DOH Spokesperson Usec. Maria Rosario Vergeire said aside from the minimum health protocols, private companies should also consider the mental health of their employees if they will implement a lockdown.
“For example may mga ibang ospital (For example, there are hospitals) that would rather have their employees stay with them, they have their dormitory. Wala munang uuwi dito muna kasi kapag umuwi kayo sa community you go back at nadadala niyo ang mga impeksyon dito (No one will go home yet because, once you go home to your community and you come back, you might bring the infection here),“ she said.
According to the Health Department, the duration of the lockdown will depend on the agreement between the company and its employees. She also reminded employees that they can also decline being put into lockdown.
“Hindi naman dapat pumayag din ang isang employee kung iyan ay labag sa kaniya. Mayroon naman silang ganoong karapatan kailangan lang po na naipapaliwang ng maayos (Employees don’t need to agree if they don’t want to. They have the right to do so. Things must be explained properly),” Vergeire added.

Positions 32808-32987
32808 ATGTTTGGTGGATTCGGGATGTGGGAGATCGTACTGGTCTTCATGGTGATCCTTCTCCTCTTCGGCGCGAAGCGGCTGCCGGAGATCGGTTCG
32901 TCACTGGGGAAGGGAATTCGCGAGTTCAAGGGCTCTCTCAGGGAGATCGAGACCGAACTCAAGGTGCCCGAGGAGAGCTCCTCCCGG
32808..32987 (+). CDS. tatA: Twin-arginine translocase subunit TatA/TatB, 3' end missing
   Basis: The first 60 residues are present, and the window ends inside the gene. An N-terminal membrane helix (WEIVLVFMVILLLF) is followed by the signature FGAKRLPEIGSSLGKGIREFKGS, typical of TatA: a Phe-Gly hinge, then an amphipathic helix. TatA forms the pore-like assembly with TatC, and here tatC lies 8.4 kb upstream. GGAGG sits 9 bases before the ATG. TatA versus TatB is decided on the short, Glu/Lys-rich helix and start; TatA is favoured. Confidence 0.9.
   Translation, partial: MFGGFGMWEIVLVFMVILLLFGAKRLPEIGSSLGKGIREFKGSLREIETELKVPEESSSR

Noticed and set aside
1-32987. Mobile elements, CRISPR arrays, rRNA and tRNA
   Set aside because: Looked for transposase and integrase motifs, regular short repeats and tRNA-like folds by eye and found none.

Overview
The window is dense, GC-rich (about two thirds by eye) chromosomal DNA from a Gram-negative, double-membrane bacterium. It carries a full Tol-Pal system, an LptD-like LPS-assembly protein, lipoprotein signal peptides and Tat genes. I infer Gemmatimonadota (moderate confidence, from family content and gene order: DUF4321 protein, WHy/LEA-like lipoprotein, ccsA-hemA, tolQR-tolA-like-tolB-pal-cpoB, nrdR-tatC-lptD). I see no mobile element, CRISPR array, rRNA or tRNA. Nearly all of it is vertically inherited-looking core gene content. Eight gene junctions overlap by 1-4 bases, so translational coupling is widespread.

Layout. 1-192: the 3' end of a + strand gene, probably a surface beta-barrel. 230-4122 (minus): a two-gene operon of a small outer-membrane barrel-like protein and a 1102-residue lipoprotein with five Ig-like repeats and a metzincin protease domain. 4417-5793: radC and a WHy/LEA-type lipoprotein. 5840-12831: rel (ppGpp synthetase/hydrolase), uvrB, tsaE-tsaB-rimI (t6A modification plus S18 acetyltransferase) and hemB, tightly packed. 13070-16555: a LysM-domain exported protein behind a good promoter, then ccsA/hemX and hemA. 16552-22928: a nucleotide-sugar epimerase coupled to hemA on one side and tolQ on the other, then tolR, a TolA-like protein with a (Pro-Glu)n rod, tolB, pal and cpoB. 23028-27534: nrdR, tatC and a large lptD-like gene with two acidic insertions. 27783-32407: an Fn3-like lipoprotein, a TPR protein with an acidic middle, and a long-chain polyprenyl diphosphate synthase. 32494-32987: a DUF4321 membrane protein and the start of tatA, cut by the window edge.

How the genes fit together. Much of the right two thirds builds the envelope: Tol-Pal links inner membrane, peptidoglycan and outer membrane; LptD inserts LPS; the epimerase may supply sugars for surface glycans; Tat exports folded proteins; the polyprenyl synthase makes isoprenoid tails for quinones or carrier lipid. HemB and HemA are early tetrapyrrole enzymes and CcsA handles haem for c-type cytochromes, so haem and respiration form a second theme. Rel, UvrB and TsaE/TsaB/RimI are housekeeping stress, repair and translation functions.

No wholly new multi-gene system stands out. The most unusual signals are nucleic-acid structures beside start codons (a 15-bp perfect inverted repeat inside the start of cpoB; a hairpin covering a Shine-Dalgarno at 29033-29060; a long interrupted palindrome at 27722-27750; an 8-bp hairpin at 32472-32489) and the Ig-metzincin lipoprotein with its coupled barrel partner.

The health official also reminded private companies to make sure that their employees understand the reason behind the lockdown, taking into account the difficulty of being away from their families especially during the pandemic.
Vergeire also said employees should also be able to talk to experts with regards to their mental health.
“It is okay not to be okay especially at this time during our situation in the pandemic. Okay lang po iyan lahat tayo nakakaramdam ng ganiyan (That’s okay, we all feel that). We just have to have that coping mechanism,” she said. AAC (with reports from Aiko Miguel)
The number of coronavirus disease 2019 (COVID-19) cases in the country is now at a downward trend, according to the Department of Health (DOH).
DOH Spokesperson Maria Rosario Vergeire said that, for the past six days, the number of new COVID-19 cases that they have been recording has been under 3,000.
“We look at the trends noong ating mga averages per week. Makikita natin bumababa, nakikita natin bumababa tayo ng around 1,000 to 1,200 cases na comparing to the previous (We look at the trends in our average record per week. We see a decline in number around 1,000 to 1,200 cases compared to the previous records),“ she said.
This is also an indication that COVID-19 transmission in the country, especially in the National Capital Region (NCR), has dropped from the danger zone to moderate. From the 81% Critical Care Utilization Rate in the NCR last August, it went down to 60%.